3) What are you (or your organization/business/group) doing to further the cause of environmental rights?

“For the last 10 years the business I am a part of, EcoAmmo, has worked to help people see where they can fit environmental improvements in their decisions, projects, etc. The aim of [EcoAmmo] is to move towards greater sustainability….so we come from place where we see environmental rights as important. We create an outlet for change by leading by example to improve where we live. For example, our focus is with ‘green’ building and efficiency. In Edmonton, we expanded the city’s market for green building choices, and so that is how I think we further the cause of environmental rights.”

4) 110 nations around the world recognize their citizens’ right to a healthy environment. Why do you think Canada hasn’t done this yet?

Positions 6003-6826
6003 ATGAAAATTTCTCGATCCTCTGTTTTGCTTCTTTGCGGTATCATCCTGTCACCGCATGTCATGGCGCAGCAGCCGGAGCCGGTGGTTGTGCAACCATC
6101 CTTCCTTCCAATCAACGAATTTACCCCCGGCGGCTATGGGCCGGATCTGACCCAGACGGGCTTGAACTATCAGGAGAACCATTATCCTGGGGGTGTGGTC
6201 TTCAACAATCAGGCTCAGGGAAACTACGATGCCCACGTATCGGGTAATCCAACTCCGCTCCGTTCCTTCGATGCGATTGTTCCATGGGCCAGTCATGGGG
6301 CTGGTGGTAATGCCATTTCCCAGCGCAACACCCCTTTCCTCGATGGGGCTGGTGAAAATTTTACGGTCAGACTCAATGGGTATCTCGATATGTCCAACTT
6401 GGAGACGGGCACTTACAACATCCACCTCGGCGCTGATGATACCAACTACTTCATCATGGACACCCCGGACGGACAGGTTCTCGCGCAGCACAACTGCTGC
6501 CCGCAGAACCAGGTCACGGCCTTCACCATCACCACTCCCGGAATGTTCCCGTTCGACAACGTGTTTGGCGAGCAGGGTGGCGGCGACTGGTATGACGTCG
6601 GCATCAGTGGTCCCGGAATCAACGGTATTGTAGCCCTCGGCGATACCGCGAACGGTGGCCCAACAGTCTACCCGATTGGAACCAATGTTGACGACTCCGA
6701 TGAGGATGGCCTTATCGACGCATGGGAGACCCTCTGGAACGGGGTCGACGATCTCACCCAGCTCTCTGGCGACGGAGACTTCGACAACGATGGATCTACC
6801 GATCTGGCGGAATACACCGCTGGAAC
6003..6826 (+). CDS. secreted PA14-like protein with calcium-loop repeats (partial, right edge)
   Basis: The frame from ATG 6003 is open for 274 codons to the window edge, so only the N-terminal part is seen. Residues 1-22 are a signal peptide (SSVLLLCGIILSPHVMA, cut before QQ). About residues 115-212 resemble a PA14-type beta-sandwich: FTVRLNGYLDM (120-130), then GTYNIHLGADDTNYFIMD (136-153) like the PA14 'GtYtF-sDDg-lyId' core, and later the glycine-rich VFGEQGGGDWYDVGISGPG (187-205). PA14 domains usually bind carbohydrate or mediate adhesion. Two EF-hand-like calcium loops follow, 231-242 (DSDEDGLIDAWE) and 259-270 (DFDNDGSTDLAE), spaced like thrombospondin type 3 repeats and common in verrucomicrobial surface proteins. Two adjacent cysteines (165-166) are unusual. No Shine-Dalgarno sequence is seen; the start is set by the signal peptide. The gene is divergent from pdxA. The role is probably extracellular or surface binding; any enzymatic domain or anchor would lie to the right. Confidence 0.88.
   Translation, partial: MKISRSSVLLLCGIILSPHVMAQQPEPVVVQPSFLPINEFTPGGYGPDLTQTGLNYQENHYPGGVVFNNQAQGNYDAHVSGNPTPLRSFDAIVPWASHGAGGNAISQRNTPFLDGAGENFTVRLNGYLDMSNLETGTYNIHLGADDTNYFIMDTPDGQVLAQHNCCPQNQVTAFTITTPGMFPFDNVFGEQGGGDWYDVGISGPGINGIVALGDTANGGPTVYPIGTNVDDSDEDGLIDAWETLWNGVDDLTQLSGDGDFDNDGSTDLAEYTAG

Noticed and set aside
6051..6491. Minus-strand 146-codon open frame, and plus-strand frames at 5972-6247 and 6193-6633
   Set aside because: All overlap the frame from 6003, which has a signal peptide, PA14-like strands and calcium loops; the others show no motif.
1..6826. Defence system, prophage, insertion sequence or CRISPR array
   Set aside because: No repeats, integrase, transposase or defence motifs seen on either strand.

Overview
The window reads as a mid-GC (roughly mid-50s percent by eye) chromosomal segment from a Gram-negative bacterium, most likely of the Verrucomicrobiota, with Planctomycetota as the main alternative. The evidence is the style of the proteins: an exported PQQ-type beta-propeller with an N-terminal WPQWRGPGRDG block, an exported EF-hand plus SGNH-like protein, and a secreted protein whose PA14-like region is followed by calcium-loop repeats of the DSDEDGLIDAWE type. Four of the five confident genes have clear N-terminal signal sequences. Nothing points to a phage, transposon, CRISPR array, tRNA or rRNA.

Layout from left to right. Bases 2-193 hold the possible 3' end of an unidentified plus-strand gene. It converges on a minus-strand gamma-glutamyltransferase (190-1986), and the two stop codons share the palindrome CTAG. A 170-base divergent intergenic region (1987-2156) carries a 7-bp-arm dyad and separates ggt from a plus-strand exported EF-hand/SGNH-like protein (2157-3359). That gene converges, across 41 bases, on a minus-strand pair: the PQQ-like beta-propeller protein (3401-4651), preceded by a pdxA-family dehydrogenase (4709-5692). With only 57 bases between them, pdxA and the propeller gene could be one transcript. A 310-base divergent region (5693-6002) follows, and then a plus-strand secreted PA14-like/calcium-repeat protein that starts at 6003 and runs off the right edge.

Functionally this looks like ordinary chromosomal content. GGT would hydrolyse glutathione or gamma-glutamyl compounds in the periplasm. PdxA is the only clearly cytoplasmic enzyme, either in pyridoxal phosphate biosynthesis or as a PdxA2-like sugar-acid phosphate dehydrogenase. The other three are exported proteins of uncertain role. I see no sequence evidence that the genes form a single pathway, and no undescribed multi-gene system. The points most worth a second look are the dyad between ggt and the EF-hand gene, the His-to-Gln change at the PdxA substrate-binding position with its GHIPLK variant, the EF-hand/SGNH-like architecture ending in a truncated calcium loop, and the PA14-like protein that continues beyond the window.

“We [Canadians] think we are so ‘resource rich’ because we see nature all the time. [So] by default we think we already exist in a healthy environment, and think we don’t need the help … —

EcoAmmo oogo provided via twitter: https://pbs.twimg.com/profile_images/747823365159739396/01SHZl9G.jpg

ecoammo_logo

–I think the Alberta government just started using the words ‘climate change’ about 600 days ago. In the previous conservative government we could not say climate change. But thankfully this has changed, the government is only now addressing the issue. Also, we [the people] are still so polarized in how we talk, and we don’t challenge our government. We don’t see the major challenges that will become more common from an environmental health and wellness issue. We just don’t see it in ‘our backyard’ we haven’t felt it first hand enough yet.”

 5) Would you be willing to sign the ‘Blue Dot Pledge” (*at http://bluedot.ca/join-us/), joining the over 100,000 Canadians, and declare that you “[b]elieve every Canadian deserves the right to a healthy environment”? .

“Yes. Absolutely.”